Proramme/Project Title: Installation of Solar Bottle
Income: In 100 Home Family in Our Barangay 50,000 PESOS for overall income.
Start Date: April 3 to 18 (2 Weeks)
Background of the Project:
It is a simple bottle bulb, usually a 1 liter soda bottle that is filled with a solution of purified water and bleach. The bottle is inserted halfway through a hole drilled in the metal roof and its sides are sealed. The whole deal looks like a bulb through a sunroof and provides a good amount of light by deflecting sunlight into gloomy interiors. The chlorine and bleach “poisons” the water to keep molds from developing so the solution can last up to five years. The clear and purified water helps disperse the light through refraction, so the light is not concentrated. It only costs $2-3 to make a solar bottle bulb that is bringing light to dark homes.
Location/Target Population: Barangay, Tejeros Makati City
How to Implement the Solar Bottle Bulb?
The idea is actively being promoted by Barangay Tejeros Foundation Inc. in the City of Makati its “Isang Litrong Liwanag” Project which means ” A Liter of Light” and it was launched in other barangays in Metro Manila early this year. Isang Litrong Liwanag is a Philippines-based organization aiming to build indoor lighting in one million homes throughout the country by 2013. The Makati City government shouldered the expenses for making the bulbs while Barangay Tejeros Foundation trained residents on how to make them.
Because a thousands of poor homes in Manila have a problem, not uncommon for cramped and small settlements. These houses are so close together, with metal roofing that all the light is blocked off and no light reaches the homes even during daylight. This project and its success is a great example of the ‘market-based’ solutions that should be pursued for socio-economic problems worldwide, strategies that are smart, effective & resourceful. Components of the Project:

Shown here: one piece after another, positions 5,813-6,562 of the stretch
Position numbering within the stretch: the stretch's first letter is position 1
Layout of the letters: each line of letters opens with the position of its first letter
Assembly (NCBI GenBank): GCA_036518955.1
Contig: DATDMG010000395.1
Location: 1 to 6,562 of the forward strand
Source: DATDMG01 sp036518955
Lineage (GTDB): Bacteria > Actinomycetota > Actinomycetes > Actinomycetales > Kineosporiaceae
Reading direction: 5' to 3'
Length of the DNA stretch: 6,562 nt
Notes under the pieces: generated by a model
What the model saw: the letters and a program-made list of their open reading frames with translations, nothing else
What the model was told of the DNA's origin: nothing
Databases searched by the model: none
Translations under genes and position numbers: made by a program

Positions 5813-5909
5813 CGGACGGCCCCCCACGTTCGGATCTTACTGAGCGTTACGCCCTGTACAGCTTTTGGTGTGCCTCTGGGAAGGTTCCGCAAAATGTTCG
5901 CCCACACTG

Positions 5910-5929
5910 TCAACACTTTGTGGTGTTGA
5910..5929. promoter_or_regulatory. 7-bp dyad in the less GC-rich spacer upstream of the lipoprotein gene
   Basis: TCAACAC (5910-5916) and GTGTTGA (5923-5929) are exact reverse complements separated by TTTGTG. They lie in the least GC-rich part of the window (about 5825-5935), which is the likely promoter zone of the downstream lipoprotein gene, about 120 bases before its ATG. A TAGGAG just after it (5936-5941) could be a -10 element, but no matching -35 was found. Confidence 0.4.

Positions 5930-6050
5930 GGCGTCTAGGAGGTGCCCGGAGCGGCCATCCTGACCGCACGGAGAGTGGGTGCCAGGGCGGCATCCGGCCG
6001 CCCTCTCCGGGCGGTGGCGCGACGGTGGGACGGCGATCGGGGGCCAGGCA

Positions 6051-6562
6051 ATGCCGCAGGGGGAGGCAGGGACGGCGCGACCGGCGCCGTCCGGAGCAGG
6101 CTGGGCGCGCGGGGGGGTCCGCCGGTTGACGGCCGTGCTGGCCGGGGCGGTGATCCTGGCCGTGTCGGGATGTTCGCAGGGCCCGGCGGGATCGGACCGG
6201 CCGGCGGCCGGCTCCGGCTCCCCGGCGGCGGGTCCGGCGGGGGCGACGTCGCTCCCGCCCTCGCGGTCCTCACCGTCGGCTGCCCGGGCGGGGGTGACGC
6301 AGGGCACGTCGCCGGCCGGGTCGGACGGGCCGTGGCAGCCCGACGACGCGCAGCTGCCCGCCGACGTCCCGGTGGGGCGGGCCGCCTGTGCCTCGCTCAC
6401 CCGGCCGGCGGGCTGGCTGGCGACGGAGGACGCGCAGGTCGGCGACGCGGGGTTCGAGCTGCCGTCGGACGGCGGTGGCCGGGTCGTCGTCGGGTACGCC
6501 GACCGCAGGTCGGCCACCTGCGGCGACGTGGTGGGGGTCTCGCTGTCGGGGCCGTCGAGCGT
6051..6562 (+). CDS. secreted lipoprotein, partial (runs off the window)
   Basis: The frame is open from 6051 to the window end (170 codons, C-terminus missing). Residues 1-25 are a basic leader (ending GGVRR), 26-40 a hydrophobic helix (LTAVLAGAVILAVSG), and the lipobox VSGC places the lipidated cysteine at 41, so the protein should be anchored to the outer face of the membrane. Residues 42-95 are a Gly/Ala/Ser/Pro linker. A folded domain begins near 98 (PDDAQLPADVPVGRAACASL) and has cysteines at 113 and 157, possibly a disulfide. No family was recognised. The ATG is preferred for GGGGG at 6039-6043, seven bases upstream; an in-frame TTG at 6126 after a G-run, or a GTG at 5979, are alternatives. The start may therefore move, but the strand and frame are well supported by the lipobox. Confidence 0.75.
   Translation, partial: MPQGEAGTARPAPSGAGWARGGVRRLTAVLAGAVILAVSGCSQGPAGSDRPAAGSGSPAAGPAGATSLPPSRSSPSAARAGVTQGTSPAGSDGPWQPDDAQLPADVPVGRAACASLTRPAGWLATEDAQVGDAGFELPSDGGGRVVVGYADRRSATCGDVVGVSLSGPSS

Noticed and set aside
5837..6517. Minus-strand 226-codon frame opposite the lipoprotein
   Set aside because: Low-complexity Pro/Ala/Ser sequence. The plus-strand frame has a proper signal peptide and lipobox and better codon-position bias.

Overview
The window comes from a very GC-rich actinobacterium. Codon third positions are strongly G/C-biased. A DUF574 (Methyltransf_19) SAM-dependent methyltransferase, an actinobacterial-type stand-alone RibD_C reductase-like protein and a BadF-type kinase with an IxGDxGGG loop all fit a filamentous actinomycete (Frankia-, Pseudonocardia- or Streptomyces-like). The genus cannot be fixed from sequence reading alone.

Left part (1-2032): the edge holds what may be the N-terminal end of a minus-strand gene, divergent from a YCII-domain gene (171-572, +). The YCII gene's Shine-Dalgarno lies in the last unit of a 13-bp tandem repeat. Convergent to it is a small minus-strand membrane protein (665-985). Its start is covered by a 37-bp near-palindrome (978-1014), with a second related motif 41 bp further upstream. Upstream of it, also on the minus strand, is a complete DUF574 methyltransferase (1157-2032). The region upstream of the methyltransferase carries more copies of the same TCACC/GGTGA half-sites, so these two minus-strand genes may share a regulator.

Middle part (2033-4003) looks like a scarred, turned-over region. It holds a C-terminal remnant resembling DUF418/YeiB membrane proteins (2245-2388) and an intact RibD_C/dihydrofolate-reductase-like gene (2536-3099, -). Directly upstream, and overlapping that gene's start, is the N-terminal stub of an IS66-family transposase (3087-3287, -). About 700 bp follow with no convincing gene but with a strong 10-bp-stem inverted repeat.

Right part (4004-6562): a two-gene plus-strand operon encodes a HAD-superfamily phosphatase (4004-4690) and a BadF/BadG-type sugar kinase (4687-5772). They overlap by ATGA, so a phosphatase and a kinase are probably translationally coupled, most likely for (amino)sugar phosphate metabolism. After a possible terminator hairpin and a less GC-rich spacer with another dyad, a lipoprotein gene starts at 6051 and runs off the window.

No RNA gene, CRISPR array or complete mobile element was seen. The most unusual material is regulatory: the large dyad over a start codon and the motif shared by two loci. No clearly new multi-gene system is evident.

The materials used for this type of still should have the following characteristics: * Materials should have a long life under exposed conditions or be inexpensive enough to be replaced upon degradation. * They should be sturdy enough to resist wind damage and slight earth movements. * They should be nontoxic and not emit vapors or instill an unpleasant taste to the water under elevated temperatures. * They should be able to resist corrosion from saline water and distilled water. * They should be of a size and weight that can be conveniently packaged, and carried by local transportation. * They should be easy to handle in the field.
Although local materials should be used whenever possible to lower initial costs and to facilitate any necessary repairs, keep in mind that solar stills made with cheap, unsturdy materials will not last as long as those built with more costly, high-quality material. With this in mind, you must decide whether you want to build an inexpensive and thus short-lived still that needs to be replaced or repaired every few years, or build something more durable and lasting in the hope that the distilled water it produces will be cheaper in the long run. Of the low-cost stills that have been built around the world, many have been abandoned. Building a more durable still that will last 20 years or more seems to be worth the additional investment. Choosing materials for the components in contact with the water represents a serious problem. Many plastics will give off a substance which can be tasted or smelled in the product water, for periods of anywhere from hours to years. As a general guide, if you are contemplating using any material other than glass or metal in contact with water, you may perform a useful screening test by boiling a sample of the material in a cup of good water for half an hour, then let the water cool, and smell and...